final stretch

Cover-linesSpring break is almost over! I’m trying not to panic but there’s grading to be done and my screenplay still isn’t finished. This morning I picked out fonts for my new books and I posted an online ad for a book designer; I’ve got bids from several women, which is nice since almost all the bids for illustration came from men. I need a new website and my illustrators aren’t done, though I saw a cover illustration today that I absolutely love (left, by Mauricio J. Flores). I’m in panic mode and so I finally closed the laptop and went outside. The leaves are opening on the trees and my favorite lemon magnolias will be in bloom in the botanic garden before too long. I’m tempted to watch a Jane Austen film this afternoon but instead I’m going to force myself to work on the screenplay. The one thing I did accomplish last week was a guest post for The Brown Bookshelf. It will be published as part of a series in May but for now I thought I’d share my objectives for this new self-publishing venture:

  • To generate culturally relevant stories that center children who have been marginalized, misrepresented, and/or rendered invisible in children’s literature.
  • To produce affordable, high-quality books so that families—regardless of income—can build home libraries that will enhance their children’s academic success.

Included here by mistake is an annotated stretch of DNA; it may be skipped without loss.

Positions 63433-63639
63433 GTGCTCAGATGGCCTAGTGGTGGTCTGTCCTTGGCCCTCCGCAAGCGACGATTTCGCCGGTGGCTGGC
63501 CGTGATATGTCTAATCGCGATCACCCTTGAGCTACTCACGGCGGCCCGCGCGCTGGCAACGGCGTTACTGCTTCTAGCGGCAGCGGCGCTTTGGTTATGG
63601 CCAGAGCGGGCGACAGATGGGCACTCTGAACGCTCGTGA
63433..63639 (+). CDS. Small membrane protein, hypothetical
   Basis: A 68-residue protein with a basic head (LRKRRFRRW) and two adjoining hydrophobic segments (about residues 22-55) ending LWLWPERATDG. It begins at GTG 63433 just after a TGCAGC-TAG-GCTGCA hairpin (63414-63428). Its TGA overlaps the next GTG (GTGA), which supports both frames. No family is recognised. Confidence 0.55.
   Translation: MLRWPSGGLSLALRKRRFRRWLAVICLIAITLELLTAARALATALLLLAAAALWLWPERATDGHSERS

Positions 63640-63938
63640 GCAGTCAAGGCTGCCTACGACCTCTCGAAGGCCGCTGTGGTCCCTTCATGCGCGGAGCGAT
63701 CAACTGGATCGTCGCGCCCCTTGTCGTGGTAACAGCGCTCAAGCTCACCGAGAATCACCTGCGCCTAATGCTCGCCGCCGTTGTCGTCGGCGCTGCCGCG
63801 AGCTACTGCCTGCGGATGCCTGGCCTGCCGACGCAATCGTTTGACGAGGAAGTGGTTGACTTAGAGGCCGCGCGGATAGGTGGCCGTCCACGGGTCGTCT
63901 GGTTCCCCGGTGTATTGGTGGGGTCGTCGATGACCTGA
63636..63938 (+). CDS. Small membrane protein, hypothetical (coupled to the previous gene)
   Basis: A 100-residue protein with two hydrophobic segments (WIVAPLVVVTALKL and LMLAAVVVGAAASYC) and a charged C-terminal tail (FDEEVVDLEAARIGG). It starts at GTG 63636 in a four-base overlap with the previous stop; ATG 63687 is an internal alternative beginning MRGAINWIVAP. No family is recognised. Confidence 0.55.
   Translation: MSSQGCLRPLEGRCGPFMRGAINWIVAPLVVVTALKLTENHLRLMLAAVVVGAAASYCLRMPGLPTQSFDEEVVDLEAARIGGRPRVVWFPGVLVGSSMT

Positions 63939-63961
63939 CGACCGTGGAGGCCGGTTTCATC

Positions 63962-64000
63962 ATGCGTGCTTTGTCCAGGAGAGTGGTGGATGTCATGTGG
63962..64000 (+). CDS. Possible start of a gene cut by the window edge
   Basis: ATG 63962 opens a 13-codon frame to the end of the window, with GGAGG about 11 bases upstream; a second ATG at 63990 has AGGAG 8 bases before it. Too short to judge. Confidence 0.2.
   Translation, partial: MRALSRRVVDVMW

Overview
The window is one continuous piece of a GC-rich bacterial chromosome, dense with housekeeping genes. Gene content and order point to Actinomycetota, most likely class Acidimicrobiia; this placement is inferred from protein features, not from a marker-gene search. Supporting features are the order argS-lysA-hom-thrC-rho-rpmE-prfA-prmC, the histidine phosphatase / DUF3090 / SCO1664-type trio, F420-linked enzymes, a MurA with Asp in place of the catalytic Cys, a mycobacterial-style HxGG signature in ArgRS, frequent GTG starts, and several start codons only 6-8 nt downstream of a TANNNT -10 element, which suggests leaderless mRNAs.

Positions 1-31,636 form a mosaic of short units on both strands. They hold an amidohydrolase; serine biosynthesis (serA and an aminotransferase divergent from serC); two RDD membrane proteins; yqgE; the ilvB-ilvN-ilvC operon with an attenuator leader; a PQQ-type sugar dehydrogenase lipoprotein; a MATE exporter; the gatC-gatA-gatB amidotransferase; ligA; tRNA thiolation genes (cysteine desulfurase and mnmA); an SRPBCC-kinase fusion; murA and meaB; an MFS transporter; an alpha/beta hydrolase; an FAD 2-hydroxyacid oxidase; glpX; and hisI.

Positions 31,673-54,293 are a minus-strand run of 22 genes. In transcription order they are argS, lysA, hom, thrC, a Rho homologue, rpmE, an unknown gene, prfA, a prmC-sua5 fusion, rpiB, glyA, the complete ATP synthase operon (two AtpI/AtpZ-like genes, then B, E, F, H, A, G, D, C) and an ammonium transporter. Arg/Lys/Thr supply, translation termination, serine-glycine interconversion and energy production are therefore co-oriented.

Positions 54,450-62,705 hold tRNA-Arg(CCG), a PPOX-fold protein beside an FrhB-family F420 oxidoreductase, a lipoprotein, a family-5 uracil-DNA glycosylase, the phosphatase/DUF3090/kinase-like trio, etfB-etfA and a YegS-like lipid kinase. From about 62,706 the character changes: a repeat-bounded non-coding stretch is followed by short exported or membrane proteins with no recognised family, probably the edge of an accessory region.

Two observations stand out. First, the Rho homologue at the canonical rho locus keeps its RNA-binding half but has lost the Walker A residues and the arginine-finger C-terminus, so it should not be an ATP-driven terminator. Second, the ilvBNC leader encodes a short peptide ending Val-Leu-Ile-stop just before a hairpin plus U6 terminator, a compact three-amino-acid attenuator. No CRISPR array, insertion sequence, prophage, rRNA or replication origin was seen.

• To produce a steady supply of compelling, diverse stories that will nourish the imagination and excite even reluctant readers.

I’m giving an informal talk tomorrow night about self-publishing; I thought I’d have finished books to share but they’ll have to settle for some finished illustrations instead.

indexI’d been planning to write an essay on the bias against self-published books/authors when I unexpectedly received an invitation to write on that very topic for a popular kidlit blog. I thought about seeing The Railway Man tonight but I think instead I’ll stay put and get this essay out of my head. I’ve met with a couple of author/illustrators this week and hearing their perspectives on publishing reminded me that walking your own path can be a long, lonely journey. How many friends will I have left if I stay the course? I’ve also started to feel like a broken record, which is why I’m turning away from advocacy for a while. Reflecting tonight on “the myth of meritocracy” led me to revisit another guest post I wrote for The Rejectionist back in 2010. Here’s some of what I had to say 4 years ago: